Two Spoons Are Better Than One

by Jennifer Bright Reich

Did you know that people commonly advise moms of twins to save time by using one utensil to feed both babies?

Is it faster? Probably.

Easier? Maybe.

Healthier? Definitely not!

“When you share utensils, it’s like giving germs from one baby a FastPass directly into the other baby’s mouth,” says Rallie McAllister, MD, MPH, a mom of three sons, a family physician, and coauthor of The Mommy MD Guide to Your Baby’s First Year, in Lexington, KY..

“Using the same spoon to feed two babies spreads germs,” adds Jennifer Gilbert, DO, a mom of boy-girl twins and an ob-gyn at Paoli Hospital, in Pennsylvania. “When you have twins, it’s hard to totally keep everything separate. Twins are always drinking from each other’s sippy cups and eating each other’s snacks.”

To avoid the spread of germs, moms of twins have to do the best they can to keep everything within their control separate. Utensils certainly fit into that category!

According to the Centers for Disease Control and Prevention, the mouth is home to millions of germs, including germs that cause colds. Babies haven’t yet developed immunity to the 100+ different viruses that cause colds, and so babies catch a lot of colds. According to the US National Library of Medicine, some babies get 16 to 20 colds before their second birthdays.

The germs that cause colds are extremely hardy. They can live on objects for several hours. Babies can pick up those germs when they touch someone’s hand or pick up food, a toy, or eat from a utensil.

            Most people would probably agree it’s prudent not to share utensils between sick babies. Having one sick baby heightens your awareness about the spread of germs. If one of your babies gets sick, the other baby might be able to fight off the cold. But if family members share utensils, repeating exposure to the germs, the baby is more likely to get sick.

“I was especially vigilant when my babies were actively coming down with something,” says Susan Wilder, MD, a mom of a daughter and twin girls and a family physician and founder and CEO of Lifescape Medical Associates in Scottsdale, AZ. [link to www.LifeScapeMed.com]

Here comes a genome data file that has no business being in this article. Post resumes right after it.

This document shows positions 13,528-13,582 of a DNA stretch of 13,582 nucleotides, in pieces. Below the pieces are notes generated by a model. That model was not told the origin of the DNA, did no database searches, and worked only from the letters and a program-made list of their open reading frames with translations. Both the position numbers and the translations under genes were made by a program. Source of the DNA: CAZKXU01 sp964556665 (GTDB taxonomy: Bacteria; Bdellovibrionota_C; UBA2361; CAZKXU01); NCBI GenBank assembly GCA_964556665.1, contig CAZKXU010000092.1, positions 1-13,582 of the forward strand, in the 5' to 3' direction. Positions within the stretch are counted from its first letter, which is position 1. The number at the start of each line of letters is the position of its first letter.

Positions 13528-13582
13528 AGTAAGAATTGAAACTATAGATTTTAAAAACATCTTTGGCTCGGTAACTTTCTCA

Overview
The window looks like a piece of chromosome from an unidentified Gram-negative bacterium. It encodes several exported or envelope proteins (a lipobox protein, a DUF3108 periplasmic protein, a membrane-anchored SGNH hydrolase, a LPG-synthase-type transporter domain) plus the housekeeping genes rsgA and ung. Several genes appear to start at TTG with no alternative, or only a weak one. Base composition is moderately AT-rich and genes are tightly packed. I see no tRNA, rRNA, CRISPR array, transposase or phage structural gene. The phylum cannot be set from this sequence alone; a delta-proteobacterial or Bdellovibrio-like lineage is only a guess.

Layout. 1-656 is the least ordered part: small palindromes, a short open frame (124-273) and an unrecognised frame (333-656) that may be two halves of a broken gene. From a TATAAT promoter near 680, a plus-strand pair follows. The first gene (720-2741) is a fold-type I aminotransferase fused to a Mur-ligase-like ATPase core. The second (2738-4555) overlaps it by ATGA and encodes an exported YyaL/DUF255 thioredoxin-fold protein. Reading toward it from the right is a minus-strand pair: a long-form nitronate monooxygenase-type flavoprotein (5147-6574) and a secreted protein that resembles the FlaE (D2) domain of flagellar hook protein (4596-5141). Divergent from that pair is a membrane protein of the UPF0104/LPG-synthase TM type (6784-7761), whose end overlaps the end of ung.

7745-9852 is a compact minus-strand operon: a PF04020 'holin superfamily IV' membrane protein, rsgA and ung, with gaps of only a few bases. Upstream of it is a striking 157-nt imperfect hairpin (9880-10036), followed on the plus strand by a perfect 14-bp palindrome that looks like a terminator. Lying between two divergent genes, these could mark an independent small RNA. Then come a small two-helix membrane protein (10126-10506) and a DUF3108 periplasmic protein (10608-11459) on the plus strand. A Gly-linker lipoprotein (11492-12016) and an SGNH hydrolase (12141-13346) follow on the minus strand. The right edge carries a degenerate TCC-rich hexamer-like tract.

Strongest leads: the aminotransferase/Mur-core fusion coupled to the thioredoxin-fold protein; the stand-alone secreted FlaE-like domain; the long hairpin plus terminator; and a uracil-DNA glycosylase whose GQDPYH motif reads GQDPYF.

Keeping babies’ utensils separate is actually a great policy to use all of the time. Why? Because babies can be contagious before you’re even aware of it.

“Using the same spoon could spread germs before you even know your kids are sick,” Dr. Gilbert says. “Bacteria and viruses are often spread before symptoms are evident.”

Preventing the spread of germs is especially critical in twins, who might have been born prematurely. Pediatricians urge moms of twins to limit their exposure to people with colds and illnesses until their second birthdays. If babies’ lungs weren’t fully developed at birth, they’re more likely to develop asthma if they have frequent colds.

Another danger of sharing utensils is people with tooth decay can transfer those germs to babies. Yes, you read that right: You can literally catch cavities from other people. According to the American Academy of Pediatric Dentistry, parents need to avoid all saliva-sharing behaviors, including sharing spoons and  other utensils, sharing cups, and cleaning dropped pacifiers or toys with their mouths.

Using two spoons, not one, is a key to keeping the colds and cavities away. A clever product to try is the Twin Feeding Set. Created by mom of twins Heather Karpinsky, it’s two spoons joined at the handle, allowing moms to feed one baby with each. [link to http://www.babya-babyb.com/] The Twin Feeding Set costs $16.99 (includes shipping), and they offer a money back guarantee. Save 20 percent with the coupon code MOMMYMD. Visit www.babya-babyb.com for more information.

About the author: Jennifer Bright Reich is the coauthor of the MommyMD Guides books, including The Mommy MD Guide to Getting Your Baby to Sleep and mommymdguides.com, in Allentown, PA

 

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